ISGS Awarded Three-year Grant
The Illinois State Geological Survey (ISGS) and its research partners have received a three-year grant under the Integrated Design, Modeling, and Monitoring of Geologic Sequestration of Anthropogenic Carbon Dioxide to Safeguard Sources of Drinking Water research program (EPA-G2008-STAR-H1). The U.S. Environmental Protection Agency (USEPA) awarded four grants under this program: http://cfpub.epa.gov/ncer_abstracts/index.cfm/fuseaction/recipients.display/rfa_id/504/records_per_page/ALL
The proposal, Protecting Drinking Water by Reducing Uncertainties Associated with Geologic Carbon Sequestration in Deep Saline Aquifers, has five tasks designed to reduce the uncertainties related to geologic carbon sequestration in the Illinois Basin and other open basins. The project period is from November 2009 through November 2012. The budget is $897,225. The principal investigator is William Roy of the ISGS. The newly funded project will work in conjunction with the Midwest Geological Sequestration Consortium (MGSC) to collect samples and data from the injection and deep monitoring wells at the Illinois Basin – Decatur project site. The tasks are summarized below.
The first task involves the review of available hydrogeologic data from 10 natural gas storage fields completed in the Mt. Simon Sandstone in the Illinois Basin. These data will be vital to improving our understanding of the storage field geology and the hydrodynamics of fluid flow within the Mt. Simon Sandstone. (Technical leader: Edward Mehnert, ISGS)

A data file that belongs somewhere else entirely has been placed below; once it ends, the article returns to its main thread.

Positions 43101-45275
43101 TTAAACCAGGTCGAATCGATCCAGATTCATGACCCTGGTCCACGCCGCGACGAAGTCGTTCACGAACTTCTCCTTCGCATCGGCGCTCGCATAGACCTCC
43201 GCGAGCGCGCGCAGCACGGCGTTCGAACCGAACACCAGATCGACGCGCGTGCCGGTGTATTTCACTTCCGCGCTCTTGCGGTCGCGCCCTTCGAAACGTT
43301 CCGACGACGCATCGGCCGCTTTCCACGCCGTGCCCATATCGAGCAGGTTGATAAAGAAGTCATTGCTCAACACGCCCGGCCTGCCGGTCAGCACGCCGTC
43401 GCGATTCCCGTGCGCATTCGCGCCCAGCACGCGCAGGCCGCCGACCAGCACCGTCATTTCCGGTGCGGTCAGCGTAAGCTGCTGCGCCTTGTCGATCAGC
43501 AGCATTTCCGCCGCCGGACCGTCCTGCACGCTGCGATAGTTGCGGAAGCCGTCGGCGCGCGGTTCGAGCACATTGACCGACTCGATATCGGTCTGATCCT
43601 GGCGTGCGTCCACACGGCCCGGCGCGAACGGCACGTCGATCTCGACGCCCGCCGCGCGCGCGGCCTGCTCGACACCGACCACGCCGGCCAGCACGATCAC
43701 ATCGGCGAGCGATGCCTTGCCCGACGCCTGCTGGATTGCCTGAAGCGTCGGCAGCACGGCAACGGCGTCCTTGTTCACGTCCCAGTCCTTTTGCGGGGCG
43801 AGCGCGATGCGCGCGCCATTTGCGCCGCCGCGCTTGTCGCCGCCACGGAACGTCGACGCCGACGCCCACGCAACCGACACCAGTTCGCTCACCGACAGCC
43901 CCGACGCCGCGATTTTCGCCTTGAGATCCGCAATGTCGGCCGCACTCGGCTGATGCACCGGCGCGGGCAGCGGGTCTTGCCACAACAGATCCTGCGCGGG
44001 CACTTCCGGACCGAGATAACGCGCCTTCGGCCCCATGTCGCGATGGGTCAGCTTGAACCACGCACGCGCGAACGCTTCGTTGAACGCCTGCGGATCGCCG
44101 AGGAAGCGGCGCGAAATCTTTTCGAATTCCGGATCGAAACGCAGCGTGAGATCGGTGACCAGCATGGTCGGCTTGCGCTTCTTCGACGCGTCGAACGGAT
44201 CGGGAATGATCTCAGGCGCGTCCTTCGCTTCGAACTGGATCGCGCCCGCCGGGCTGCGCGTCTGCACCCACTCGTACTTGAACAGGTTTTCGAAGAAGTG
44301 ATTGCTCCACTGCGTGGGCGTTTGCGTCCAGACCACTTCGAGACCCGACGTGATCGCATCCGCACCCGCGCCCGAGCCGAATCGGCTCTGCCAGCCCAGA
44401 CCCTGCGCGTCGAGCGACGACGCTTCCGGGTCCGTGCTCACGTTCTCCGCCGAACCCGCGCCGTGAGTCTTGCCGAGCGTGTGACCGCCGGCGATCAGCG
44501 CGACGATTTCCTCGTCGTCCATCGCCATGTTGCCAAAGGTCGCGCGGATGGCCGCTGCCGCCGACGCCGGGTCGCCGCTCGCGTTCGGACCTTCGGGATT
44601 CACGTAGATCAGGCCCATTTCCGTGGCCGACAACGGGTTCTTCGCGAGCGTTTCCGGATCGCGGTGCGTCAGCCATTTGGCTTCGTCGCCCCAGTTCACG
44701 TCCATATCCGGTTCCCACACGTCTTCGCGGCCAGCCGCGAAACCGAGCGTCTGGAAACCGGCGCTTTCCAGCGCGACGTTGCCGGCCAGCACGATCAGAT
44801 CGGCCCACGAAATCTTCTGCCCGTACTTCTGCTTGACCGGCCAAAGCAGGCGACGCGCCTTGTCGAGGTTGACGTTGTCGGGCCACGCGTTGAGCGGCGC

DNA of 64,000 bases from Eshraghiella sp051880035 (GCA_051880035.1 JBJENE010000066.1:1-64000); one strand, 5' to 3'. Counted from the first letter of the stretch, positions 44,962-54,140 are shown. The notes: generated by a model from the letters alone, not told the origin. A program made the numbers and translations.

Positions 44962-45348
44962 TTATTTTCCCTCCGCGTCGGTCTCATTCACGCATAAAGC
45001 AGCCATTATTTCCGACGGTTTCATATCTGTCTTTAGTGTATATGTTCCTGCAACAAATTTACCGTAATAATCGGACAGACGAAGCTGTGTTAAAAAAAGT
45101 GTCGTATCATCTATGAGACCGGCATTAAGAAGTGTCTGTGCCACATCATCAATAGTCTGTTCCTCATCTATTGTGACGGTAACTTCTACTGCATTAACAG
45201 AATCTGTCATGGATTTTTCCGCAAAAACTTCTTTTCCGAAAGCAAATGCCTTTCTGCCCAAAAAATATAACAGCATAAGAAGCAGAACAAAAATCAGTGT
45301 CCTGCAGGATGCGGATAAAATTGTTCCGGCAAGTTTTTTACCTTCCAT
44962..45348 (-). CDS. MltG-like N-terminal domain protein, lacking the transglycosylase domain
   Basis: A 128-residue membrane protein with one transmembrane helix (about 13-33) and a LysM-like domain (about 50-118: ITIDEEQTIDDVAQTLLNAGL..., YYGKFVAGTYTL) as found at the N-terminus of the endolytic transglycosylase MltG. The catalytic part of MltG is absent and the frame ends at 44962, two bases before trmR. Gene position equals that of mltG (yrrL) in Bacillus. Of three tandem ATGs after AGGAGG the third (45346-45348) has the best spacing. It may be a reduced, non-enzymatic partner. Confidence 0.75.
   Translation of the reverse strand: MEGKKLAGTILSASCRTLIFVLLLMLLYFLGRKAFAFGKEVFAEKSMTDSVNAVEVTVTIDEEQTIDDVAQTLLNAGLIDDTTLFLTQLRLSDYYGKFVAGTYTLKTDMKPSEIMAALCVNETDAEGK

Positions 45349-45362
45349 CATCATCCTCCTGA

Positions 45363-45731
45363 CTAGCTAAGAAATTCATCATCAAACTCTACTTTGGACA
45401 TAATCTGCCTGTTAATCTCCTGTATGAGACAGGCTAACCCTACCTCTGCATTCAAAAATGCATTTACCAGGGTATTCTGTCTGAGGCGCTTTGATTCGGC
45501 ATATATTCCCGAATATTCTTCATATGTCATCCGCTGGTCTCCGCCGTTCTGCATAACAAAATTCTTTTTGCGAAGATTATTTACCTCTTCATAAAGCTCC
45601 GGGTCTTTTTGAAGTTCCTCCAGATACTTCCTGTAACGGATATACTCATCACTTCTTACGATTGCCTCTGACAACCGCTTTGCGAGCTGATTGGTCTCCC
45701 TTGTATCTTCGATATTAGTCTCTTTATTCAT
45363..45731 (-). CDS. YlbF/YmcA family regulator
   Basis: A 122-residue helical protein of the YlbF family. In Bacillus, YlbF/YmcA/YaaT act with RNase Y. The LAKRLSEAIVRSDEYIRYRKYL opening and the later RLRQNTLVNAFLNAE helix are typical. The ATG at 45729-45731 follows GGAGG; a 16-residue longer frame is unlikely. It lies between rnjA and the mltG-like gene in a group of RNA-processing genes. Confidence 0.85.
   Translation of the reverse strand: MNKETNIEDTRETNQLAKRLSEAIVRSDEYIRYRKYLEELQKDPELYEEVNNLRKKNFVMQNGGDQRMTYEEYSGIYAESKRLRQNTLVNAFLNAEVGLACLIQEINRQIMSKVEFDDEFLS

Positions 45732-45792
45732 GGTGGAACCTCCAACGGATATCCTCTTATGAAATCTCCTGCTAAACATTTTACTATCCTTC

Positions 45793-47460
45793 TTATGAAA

For the second task, Stanford University researchers will evaluate vertical pressure profiles for monitoring CO2 and brine migration from the injection zone. This task will feature the use of the Westbay system, a modular monitoring platform that allows continuous monitoring of fluid pressure and discrete sampling of groundwater from multiple zones in a single borehole. (Technical Leader: Sally Benson, Stanford University).
For the third task, available regional flow and transport models will be enhanced to reduce risk. These models include a MODFLOW model for bedrock aquifers in northeastern Illinois and a dual-phase model of geologic carbon sequestration in the Mt. Simon Sandstone. At a minimum, the iterative use of these models will allow us to develop better boundary conditions for both models. Data mined in Task 1 should also enhance this effort. (Technical Leaders: Yu-Feng Lin, Illinois State Water Survey and Chittaranjan Ray, University of Hawaii)
For the fourth task, geochemical experiments will be conducted at elevated pressures and temperature to determine the type and kinetics of the reactions that are likely to take place between CO2, the Mt. Simon Sandstone, and the Eau Claire Shale caprock. New core samples (provided by the MGSC) and the brine samples collected in Task 2 will be used in this effort. Experimentally determined reaction products will be compared with those predicted by geochemical modeling. (Technical leader: William Roy, ISGS)
For the fifth task, ISGS geochemists have identified about 25 areas in the Illinois Basin where saline groundwater discharges from bedrock. We will collect samples and determine the rate of discharge at each location. Using chemical and isotopic signature techniques, the source formations for each spring and seep will be determined.